Adeno-associated virus (AAV)-based vectors are important vehicles for clinical gene therapy and other applications. However, investigators were unable to standardize vector doses, even with the use of specific protocols and the same reagents.1 Motivated by this challenge, scientists came together nearly 20 years ago as members of the Adenovirus Reference Material Working Group (ARMWG) to develop viral reference standard materials for gene therapy. Their goal was to use adenovirus reference standard materials (RSMs) in the calibration of vector standards within individual laboratories and improve preclinical and clinical data comparisons using common dosages.2 The adenovirus reference standard material was developed to define the particle titer, vector genome titer, and infectious titer for adenovirus-based gene vectors.3
The global availability of adenovirus RSMs permits the standardization of quantification techniques between research and manufacturing organizations and makes interpretation of preclinical and clinical data easier to compare across the field. The adenovirus RSMs are intended for use as internationally accepted standards for the purpose of calibrating internal product-specific reference materials.
See our adenovirus reference material products below to support standardization and precision in global gene therapy research.
1 Lock M, McGorray S, et al. Characterization of a Recombinant Adeno-Associated Virus Type 2 Reference Standard Material, Oct 21(10):1273-85, 2010.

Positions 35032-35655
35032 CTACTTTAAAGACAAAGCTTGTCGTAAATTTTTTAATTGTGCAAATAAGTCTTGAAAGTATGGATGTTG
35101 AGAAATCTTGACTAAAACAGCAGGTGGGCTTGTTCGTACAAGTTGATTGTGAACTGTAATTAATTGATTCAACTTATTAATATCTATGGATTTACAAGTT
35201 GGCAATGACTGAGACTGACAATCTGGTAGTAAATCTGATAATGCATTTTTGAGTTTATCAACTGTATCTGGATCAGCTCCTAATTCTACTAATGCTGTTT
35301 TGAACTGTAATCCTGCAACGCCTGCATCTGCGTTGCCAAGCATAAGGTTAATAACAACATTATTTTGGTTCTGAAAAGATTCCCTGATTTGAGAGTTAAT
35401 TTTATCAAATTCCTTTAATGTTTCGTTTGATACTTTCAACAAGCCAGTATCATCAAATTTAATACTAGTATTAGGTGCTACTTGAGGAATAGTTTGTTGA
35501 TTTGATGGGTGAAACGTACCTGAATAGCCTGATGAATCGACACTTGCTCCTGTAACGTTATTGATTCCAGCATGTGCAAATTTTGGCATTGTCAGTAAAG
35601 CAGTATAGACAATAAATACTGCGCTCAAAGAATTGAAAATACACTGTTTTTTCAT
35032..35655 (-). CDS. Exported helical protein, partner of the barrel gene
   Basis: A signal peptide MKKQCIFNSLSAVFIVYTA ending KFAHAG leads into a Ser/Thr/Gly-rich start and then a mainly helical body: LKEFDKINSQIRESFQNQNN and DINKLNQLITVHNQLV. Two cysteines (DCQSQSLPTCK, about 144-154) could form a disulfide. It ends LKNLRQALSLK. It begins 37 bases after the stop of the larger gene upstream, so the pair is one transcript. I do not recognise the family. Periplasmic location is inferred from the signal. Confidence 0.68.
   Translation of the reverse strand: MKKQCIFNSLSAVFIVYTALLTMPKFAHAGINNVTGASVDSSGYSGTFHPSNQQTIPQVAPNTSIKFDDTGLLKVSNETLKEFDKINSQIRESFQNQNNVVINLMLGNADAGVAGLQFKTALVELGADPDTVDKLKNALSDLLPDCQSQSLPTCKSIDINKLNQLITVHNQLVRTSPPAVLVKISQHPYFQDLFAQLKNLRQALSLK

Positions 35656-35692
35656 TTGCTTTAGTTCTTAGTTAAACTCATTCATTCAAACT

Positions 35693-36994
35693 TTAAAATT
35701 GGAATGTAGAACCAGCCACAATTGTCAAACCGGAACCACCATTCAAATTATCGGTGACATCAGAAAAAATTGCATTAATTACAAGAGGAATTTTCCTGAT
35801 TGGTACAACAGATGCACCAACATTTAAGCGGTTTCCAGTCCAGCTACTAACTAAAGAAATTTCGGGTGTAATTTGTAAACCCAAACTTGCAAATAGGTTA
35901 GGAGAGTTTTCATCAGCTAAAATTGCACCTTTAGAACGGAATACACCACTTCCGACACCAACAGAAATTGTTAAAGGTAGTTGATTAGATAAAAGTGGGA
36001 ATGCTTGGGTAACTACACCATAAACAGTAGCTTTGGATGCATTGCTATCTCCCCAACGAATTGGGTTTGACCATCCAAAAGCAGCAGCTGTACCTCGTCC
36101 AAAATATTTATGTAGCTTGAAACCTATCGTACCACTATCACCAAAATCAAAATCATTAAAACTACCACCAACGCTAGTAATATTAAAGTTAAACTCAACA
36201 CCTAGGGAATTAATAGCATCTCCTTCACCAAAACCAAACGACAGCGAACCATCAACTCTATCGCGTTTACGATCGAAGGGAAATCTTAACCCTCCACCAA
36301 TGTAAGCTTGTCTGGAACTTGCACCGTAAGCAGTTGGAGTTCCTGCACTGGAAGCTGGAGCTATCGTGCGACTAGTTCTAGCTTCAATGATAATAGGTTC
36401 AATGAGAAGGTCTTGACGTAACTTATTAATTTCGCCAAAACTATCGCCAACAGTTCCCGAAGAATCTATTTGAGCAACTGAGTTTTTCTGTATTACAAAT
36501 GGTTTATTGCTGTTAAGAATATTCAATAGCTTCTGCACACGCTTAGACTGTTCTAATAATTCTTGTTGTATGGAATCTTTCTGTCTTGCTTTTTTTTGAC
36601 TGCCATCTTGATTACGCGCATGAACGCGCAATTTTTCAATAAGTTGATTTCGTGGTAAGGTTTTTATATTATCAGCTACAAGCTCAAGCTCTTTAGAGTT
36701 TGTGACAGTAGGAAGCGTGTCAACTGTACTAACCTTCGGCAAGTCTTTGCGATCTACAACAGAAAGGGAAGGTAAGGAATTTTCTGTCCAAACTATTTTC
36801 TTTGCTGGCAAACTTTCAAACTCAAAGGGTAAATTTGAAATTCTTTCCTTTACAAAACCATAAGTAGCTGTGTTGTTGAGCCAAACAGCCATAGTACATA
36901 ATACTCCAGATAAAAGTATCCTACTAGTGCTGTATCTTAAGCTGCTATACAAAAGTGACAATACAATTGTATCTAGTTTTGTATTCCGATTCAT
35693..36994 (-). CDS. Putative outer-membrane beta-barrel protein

2 Moullier P, Snyder RO. Recombinant adeno-associated viral vector reference standards. Methods Enzymol, 507:297-311, 2012.
3 Hutchins B. Development of a Reference Material for Characterizing Adenovirus Vectors. BioProcess J 1(1): 25-29, 2002.
Animal virus reference strains
If you’re looking for other viral reference strains, ATCC’s collection of animal viruses and related reference materials are available to the global scientific community to support basic research and diagnostic development.
These authenticated and fully characterized materials include those relevant to major public health emergencies such as Zika virus, Middle East respiratory syndrome-related coronavirus (MERS-CoV), the Influenza A (H1N1)pdm09 virus, and the Severe acute respiratory syndrome-related coronavirus 2 (SARS-CoV-2), the causative agent of the COVID-19 pandemic.Explore now